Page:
“Once we accept our limits, we go beyond them.” – Albert Einstein
We often hear: You achieve success when you work hard for it. It doesn’t come falling into your lap; you can’t sit idly and hope to receive it!
Therefore I was surprised when two decades ago, as an apprentice in our ashram, I heard, “real success is dependent on how you ‘receive’ life, not how you’ achieve’ it”
Since then my own practises and observations have convinced me of this principle.
The price of intensity
Recently a friend declared to me, “It doesn’t matter what you do, but you must be passionate about it.” He spoke animatedly, “You could be a monk or a CEO of a multinational company or even a sweeper on the street but you must live a life of intensity.”
I politely probed, “Why should anyone be obsessive about his profession? I am quite happy and peaceful and don’t see a reason to psyche myself up about it.”
“No, you don’t understand”, he offered his free advice. “This world is a battlefield; the go getters are out to grab everything. You need to be on your toes and fight many enemies, both within and without, for survival in this world.”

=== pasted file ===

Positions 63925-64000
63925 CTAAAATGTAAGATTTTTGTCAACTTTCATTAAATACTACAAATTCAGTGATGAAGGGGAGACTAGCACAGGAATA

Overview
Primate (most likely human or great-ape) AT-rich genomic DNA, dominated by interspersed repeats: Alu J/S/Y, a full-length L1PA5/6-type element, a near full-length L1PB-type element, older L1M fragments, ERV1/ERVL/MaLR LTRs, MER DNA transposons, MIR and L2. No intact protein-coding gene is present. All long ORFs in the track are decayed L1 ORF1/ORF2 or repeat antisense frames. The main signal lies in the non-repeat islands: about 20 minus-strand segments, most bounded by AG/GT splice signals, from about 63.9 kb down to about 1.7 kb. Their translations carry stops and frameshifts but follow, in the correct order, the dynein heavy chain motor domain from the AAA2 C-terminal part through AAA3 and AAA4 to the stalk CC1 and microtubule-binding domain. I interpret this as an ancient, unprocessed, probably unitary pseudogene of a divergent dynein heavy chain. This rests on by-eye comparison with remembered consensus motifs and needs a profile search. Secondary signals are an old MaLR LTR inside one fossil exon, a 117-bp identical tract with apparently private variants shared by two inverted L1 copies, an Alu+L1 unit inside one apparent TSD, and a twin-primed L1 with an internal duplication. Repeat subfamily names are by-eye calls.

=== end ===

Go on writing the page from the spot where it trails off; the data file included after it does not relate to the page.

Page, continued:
“But there is no war out here”, I said slowly and softly. “There is enough for everyone. Let’s live and let live.” Inadvertently I stunned him by my response.
After a brief pause, he jabbered on, “Er…uh.. I mean you’d agree for sure, after all you are a monk, that there are many enemies in our own mind we need to fight and conquer.”
I said, “If you think you are always fighting a war, you are simply destroying your own life.”
He stared at me sceptically, and said nothing.
I said, “Intensity demands a heavy price. Your sympathetic nervous system gets overworked because a constant fight, flight and fright existence has a catabolic effect on your health. It breaks your tissues and exhausts you. Please learn to relax and sleep well. Enjoy your work and be happy. It’s all right if you are not a CEO. Do your best and all good things will come your way.”
To be continued…